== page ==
Saturday, October 20, 2018

Saturday

Saturdays are for snoozing and schlepping, but also for the staging of pocket-sized rebellions.

It begins with the 5:40 AM alarm, which I do not set.  The absence of this alarm makes my morning a spitball, a wandering pitch I must keep in view.  Sometimes I wake up at 4:00 and read novels in bed.  Sometimes I wake up at 7:00 and roll back over until 7:15.  And sometimes I wake up precisely at 5:40 AM, my brief flicker of insurrection drowned in the dark sea of routine.  (Add one baby and there's no telling.)

My next mutiny comes when I divagate from my usual running route.  (Yes, I still run; I am unable or unwilling to mount any serious challenge to the incumbency of exercise.). I still begin by running South on Oakland.  But then (SHOCKER), instead of turning West on Zephyr,  I continue South, following Oakland all the way down to where it fetches up agains the train tracks.

For a block or two, no more, I run parallel to the tracks, and this is it, my treat, because I have loved train tracks for at least decade, and there is something about being in motion alongside the possibility of motion, the long secret snake of journeys past and future, that is almost unbearably sweet.

Today I saw a train.  Only four cars, but they thundered so satisfyingly, steaming and screeching, a blue, train-shaped silence in their wake.



Tuesday, October 16, 2018

Six Words

Slipper season.  Too cold to wake.

Monday, October 15, 2018

The Heart Is a Scheming Traitor

Before I had my second child, one of the anchors of my "pro only child" list was the fact that, if I limited myself the child I already had, I could enjoy the relief of a hard demarcation, a resolute squashing of the lid onto that particular Tupperware container of my life.

(You know you were tired of book and door metaphors.)

Now that I have a second child, and am at liberty to luxuriate in the closure of receptacles, I am, naturally, besieged by regret.

Fun times.

Saturday, October 13, 2018

Saturday Morning

Your husband and your son making pancakes in the kitchen; the baby asleep; a novel on your knees.  The sky lapping up against the walls of your house.

Thursday, October 11, 2018

In It

I am having so much trouble reacclimatizing to full-time work.  I don't remember this much trouble the first time around....I think with my son, parenting was more stressful than work, whereas this time around, it's the reverse.

It makes me sad.  I don't want to be a stay-at-home parent, but on many days I barely see my daughter.  And when I do, for an hour or two in the evenings, she's tired and glazed.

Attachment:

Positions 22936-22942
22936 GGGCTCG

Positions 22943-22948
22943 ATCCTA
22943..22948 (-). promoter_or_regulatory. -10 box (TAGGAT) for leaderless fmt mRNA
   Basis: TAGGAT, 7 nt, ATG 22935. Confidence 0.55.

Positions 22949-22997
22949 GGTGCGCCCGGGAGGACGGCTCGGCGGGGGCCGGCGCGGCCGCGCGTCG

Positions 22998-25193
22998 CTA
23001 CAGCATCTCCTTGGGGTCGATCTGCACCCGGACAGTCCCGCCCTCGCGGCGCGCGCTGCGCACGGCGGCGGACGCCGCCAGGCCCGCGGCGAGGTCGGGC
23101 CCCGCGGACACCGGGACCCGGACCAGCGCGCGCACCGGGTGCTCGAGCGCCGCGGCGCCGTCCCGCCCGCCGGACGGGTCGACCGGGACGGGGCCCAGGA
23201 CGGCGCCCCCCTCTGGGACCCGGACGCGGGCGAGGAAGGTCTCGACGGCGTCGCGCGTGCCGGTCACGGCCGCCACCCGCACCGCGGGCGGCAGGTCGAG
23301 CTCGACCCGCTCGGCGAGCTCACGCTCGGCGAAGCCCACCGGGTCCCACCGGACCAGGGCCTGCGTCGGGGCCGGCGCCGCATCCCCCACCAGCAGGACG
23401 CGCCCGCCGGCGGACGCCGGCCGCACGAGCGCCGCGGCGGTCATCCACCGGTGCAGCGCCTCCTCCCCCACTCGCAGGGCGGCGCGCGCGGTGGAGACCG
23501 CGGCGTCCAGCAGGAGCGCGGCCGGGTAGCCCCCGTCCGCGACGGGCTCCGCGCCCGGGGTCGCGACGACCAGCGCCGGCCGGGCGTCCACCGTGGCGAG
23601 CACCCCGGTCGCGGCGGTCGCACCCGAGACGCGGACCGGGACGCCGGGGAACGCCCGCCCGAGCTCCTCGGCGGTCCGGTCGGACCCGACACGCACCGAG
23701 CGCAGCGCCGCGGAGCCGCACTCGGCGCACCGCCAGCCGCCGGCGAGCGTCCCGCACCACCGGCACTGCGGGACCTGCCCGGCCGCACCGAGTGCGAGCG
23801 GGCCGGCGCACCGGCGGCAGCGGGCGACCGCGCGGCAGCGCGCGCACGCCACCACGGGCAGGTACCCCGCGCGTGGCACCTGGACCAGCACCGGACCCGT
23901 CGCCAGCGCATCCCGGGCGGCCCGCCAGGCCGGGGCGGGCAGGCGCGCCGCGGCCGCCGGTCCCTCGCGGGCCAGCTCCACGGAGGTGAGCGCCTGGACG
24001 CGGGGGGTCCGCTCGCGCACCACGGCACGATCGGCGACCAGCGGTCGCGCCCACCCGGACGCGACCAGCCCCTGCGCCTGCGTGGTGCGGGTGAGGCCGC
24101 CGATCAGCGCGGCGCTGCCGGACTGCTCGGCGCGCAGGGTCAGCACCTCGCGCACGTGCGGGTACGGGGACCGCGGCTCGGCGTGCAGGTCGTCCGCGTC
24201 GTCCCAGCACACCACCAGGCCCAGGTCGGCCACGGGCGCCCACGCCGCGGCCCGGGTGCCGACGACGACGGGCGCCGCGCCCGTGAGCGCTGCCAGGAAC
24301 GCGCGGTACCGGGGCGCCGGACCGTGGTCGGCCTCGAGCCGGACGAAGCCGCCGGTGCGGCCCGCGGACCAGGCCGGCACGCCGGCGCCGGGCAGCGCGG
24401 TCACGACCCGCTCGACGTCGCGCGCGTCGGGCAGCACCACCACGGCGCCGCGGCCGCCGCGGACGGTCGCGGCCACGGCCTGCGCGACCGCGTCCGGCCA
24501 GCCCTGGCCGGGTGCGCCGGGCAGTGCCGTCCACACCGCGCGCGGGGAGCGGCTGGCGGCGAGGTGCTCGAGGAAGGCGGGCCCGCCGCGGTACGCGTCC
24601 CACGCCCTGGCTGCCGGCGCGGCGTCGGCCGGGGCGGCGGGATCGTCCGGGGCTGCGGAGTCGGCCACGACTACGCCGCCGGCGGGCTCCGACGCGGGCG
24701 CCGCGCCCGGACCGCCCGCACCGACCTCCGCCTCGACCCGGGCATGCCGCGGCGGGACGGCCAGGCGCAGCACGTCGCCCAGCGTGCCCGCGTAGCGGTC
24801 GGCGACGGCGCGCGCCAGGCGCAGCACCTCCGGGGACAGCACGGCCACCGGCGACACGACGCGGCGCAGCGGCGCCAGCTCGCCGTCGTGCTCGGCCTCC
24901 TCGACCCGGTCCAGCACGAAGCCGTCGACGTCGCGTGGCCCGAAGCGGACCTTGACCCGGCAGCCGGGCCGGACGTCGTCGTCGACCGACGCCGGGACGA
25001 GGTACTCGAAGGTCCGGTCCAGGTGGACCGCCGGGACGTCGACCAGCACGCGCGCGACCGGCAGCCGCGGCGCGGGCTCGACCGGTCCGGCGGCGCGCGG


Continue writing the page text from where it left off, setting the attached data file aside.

I miss having slack time.  Not feeling like every moment is stretched thin.

Friday, October 5, 2018

Scraps

I have so much more empathy for my parents now than I did before I had children. Too late, I feel the weight of the things they did for me, the heaviness of ringing a dinner bell and packing a lunch and schlepping me here and there and everywhere.

***

Going back to work full time, my days have a headlong, breakneck quality, as if I'm tied to the back of a stampeding horse. Those few moments I do have downtime, I feel confused and unsteady, as if, after so many hours in the saddle, I've lost the knack of walking on solid ground.

***

I hate the hands into which our country is fallen, but I'm tired of expressing outrage about it, because I can't see how stoking my own pain and sorrow and anger does any practical good.  We've fetishized outrage, on the right and, to a lesser but no less pernicious extent, the left, and it's made us sick.

***

Spring died in utero.  Fall is rotting on the vine.  The Game of Thrones tagline should be Summer Is Coming.


Sunday, September 30, 2018

There

I wonder sometimes if you can long for something so ardently, and for such an extended period of time, that the longing becomes part of your everyday self, a vein of discontent threading your days.

I would so love to live where I was born, and it is more than likely that I never will.   That desire, unfulfilled, is with me always, so that I can never go anywhere without some part of me wishing I were elsewhere.

The love of place, stymied, is not unlike a haunting.  Flashes of the place I love visit me at least once a day, bubbling up from wherever they've been hiding, expanding until they burst.  

If I moved back, would I cease to be possessed?  Sometimes I think yes; sometimes I think no.  Most of the time, I know it doesn't matter.